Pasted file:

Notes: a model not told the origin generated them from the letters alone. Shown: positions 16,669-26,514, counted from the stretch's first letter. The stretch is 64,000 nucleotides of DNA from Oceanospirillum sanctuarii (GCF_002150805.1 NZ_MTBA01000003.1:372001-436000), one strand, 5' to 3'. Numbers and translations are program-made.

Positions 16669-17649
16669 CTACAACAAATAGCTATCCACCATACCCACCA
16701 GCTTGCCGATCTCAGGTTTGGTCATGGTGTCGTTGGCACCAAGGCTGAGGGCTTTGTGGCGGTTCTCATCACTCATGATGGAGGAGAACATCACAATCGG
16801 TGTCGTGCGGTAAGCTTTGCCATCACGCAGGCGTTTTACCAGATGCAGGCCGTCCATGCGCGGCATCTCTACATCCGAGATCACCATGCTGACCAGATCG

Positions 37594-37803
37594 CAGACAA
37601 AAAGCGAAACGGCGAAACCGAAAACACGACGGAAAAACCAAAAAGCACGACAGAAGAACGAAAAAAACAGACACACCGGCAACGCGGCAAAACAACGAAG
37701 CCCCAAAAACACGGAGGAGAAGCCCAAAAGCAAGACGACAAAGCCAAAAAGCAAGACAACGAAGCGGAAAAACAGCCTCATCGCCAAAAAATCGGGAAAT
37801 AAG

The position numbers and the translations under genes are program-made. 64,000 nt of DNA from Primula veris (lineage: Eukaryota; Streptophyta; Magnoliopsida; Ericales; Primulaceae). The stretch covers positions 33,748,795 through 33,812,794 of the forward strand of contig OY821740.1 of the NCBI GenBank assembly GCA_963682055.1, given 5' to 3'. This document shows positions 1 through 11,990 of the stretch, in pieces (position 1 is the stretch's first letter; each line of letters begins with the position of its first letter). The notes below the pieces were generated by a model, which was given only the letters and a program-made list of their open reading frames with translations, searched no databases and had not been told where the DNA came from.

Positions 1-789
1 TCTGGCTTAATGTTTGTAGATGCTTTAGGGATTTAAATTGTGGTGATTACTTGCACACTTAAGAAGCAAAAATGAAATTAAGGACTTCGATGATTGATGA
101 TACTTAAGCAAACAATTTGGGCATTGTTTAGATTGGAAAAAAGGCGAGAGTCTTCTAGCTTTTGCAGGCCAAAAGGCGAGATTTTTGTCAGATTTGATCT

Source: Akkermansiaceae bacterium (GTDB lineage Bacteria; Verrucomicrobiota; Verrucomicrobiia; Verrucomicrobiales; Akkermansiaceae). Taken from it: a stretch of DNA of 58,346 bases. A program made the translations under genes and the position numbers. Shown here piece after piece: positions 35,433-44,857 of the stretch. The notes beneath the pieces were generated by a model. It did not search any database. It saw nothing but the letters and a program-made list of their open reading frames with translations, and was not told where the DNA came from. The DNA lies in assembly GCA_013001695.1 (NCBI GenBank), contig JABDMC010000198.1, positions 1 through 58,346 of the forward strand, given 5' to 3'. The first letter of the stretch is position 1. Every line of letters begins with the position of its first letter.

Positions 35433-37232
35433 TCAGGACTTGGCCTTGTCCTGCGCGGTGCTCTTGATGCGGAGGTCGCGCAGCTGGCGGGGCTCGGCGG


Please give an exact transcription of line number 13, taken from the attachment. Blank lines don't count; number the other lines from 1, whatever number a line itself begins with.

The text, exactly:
1 TCTGGCTTAATGTTTGTAGATGCTTTAGGGATTTAAATTGTGGTGATTACTTGCACACTTAAGAAGCAAAAATGAAATTAAGGACTTCGATGATTGATGA